Historically, thrifting found itself developing out of a need for people to find decent clothing at reasonable prices. This clothing happened to take the form of second-hand items donated to religious and charity groups for the sole purpose of helping those in need. I think it is safe to contend that this is no longer the biggest influence (if any) for individuals to opt for thrift shopping. The economics play on a marginal part of this, in that many students are looking for affordable clothing that is not only in good condition, but is aesthetically pleasing and vastly different from anything owned by anyone else. While thrifting, for the most part, harbours these economic considerations; one is also highly likely to find students with considerable buying power opting for thrifting. Their reason for thrifting differs in that they thrift because they can. Equally, thrift shops seem to have also done away with a business model that requires them to donate their profits to the needy. There is no longer an inclination towards this social justice and responsibility. This can further be attributed to the fact that organisations such as the Salvation Army and Hospice Wits no longer claim monopoly or ownership over this means of retail. This speaks to the current atypical culture attributed to thrifting. Further, is the irony behind complaints that I’ve heard that thrift stores are not necessarily as reasonable as they ought to be. This is largely because they have become fully-fledged businesses, boutiques that use the idea of thrifting as a selling point because it speaks to economics and buying power, culture and the aesthetic value of clothing, as well as the status one derives from simply looking different. It needs to be noted that for all intents and purposes, these establishments are businesses with expenses and overheads (however low), and a profit motive.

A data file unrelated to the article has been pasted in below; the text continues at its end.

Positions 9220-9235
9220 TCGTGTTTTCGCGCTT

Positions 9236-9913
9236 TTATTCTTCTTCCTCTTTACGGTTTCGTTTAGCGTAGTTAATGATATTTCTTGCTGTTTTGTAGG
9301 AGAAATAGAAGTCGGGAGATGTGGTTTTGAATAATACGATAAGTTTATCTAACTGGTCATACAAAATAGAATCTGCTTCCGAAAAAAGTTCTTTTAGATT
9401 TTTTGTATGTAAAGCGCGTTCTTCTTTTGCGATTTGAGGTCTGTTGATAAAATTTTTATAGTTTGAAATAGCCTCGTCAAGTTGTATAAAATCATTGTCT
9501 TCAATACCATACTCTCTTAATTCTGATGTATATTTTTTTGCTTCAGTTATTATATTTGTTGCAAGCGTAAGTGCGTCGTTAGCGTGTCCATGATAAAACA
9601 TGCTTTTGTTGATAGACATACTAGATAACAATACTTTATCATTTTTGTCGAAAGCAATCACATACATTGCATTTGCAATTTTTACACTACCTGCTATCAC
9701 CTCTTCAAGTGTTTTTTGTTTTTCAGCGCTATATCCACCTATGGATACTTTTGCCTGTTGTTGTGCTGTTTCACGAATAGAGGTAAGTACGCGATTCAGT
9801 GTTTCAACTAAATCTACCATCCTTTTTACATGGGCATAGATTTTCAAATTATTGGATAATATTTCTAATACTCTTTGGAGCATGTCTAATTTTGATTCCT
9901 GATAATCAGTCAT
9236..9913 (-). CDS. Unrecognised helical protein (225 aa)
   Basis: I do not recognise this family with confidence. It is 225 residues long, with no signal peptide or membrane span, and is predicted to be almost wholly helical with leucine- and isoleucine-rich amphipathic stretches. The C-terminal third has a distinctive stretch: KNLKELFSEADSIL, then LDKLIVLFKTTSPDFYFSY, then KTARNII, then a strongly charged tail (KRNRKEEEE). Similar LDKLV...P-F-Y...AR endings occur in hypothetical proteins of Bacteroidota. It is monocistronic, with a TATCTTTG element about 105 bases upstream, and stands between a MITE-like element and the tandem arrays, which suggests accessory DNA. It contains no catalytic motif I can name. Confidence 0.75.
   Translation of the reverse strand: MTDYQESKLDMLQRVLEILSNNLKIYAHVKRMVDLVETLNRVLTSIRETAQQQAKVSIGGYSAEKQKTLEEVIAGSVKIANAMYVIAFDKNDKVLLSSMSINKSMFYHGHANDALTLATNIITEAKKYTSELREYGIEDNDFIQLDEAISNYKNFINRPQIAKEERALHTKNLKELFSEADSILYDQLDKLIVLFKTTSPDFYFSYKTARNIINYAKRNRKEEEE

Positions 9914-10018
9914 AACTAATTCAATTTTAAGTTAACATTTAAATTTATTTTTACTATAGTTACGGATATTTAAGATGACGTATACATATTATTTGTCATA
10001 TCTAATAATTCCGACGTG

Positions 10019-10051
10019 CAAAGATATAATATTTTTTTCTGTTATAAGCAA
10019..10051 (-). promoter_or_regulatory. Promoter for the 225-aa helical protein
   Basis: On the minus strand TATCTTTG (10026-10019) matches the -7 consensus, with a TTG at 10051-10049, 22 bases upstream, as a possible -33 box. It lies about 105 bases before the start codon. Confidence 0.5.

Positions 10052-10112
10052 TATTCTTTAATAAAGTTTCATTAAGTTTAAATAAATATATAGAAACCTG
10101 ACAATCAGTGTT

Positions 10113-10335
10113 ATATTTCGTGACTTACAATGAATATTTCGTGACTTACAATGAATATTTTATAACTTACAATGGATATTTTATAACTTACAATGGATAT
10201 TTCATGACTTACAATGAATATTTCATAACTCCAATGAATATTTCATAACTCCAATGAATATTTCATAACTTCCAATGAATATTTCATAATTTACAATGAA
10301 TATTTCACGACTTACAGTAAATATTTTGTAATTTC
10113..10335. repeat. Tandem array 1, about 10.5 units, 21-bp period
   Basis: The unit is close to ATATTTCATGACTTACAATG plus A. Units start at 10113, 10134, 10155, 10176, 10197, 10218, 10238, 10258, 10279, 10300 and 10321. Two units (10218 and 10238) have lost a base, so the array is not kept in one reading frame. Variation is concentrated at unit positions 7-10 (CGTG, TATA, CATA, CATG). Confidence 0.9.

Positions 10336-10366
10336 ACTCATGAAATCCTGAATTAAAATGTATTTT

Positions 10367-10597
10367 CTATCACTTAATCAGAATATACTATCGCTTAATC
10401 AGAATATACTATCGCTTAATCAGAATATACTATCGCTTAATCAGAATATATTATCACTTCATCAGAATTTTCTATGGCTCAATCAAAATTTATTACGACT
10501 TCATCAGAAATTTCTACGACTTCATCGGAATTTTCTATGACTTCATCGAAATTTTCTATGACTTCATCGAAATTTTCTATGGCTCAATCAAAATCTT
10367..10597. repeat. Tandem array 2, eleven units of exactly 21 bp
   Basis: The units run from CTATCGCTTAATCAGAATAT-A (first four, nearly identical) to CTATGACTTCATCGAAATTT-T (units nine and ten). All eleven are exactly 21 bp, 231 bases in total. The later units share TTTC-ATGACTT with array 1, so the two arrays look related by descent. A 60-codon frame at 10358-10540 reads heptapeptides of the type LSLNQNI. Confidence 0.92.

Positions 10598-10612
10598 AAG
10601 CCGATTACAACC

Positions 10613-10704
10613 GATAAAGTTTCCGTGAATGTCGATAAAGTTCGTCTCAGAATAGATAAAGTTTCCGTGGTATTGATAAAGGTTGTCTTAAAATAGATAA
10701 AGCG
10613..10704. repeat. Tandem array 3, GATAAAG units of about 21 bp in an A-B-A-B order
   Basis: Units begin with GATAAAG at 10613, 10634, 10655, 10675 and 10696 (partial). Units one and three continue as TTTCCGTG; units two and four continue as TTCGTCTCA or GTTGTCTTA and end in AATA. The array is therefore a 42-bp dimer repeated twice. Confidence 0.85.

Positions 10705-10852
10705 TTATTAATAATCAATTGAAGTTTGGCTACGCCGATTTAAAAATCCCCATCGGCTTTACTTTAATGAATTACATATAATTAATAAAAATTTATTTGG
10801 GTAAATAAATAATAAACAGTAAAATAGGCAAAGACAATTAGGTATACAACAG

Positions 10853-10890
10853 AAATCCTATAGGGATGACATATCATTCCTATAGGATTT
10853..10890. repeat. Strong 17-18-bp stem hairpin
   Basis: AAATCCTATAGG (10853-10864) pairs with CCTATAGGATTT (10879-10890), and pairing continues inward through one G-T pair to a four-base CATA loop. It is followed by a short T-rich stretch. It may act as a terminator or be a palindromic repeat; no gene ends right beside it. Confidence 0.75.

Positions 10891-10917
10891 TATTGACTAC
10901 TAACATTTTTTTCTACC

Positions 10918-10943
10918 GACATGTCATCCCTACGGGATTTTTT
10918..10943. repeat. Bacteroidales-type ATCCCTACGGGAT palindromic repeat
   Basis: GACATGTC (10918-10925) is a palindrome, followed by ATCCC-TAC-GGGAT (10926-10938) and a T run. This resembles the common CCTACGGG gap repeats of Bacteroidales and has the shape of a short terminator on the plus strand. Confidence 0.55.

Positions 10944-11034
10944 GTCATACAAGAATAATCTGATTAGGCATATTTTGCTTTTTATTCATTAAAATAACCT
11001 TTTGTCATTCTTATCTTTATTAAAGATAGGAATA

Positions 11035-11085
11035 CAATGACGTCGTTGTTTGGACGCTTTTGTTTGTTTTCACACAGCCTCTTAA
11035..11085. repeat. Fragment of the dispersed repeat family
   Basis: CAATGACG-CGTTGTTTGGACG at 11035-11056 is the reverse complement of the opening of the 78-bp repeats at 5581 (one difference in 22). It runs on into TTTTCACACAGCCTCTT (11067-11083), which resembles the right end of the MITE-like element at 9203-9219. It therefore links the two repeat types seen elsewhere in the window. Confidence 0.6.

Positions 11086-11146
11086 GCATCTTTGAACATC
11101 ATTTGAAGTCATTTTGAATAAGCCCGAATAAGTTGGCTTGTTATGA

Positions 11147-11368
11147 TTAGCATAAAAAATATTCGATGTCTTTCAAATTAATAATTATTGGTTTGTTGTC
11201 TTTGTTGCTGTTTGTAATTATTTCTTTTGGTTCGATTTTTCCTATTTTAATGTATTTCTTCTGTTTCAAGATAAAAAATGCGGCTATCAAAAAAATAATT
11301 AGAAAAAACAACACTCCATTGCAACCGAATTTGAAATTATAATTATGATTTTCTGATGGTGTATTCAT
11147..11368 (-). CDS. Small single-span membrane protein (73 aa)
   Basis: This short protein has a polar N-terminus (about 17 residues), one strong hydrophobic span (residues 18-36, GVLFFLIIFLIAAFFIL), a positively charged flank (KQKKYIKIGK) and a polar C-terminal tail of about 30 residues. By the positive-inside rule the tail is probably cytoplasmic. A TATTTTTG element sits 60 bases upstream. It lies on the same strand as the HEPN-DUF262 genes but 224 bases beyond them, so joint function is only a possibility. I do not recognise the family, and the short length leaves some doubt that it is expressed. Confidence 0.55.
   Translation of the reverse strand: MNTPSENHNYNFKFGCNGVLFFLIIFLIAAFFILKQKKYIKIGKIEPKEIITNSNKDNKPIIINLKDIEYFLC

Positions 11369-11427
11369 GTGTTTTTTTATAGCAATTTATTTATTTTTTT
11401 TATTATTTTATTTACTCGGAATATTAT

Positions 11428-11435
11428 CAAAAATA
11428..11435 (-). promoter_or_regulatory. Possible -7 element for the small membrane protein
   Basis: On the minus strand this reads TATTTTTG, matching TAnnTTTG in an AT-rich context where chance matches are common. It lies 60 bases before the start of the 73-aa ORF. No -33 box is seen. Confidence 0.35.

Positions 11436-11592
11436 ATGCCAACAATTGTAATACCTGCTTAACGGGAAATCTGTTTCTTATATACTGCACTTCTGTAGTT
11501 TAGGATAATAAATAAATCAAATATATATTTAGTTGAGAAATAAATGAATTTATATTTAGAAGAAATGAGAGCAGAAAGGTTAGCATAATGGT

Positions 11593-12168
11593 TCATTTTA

Traditionally, people would not want to be caught dead in someone’s hand-me-downs, either because they belonged to someone else before, or because they didn’t look new. Thrifting as counterculture has gone as far as reversing this, with a certain status and value being imbued to the aesthetic quality of certain clothing. This largely derives from the seemingly repetitive nature of media and fashion. This could be Bruno Mars channelling 90s R&B, to clothing that would have been worn by our parents as youths. This return to vintage fashion is not a new thing, and thrifting seems to be a by-product of that. Counterculture is essentially about opposing what mainstream producers of media deem to be the acceptable standards of anything. The irony rears its ugly head when we have to note just how mainstream even vintage fashion has become. Retailers that shouldn’t have this fashion in this utopian idea of counterculture in society are also selling and profiting from these trends and clothes. The counterculture and opposition to aesthetic hegemony also hits a brick wall when there are levels of kyriarchy displayed within counterculture. Kyriarchy generally concerns the othering and rejection of certain people within an alternative community that also finds itself being othered and kept in liminality. There is a degree of shaming even within these communities because for them to exist and thrive, there must be a mainstream or hegemony to oppose, even within their own ranks.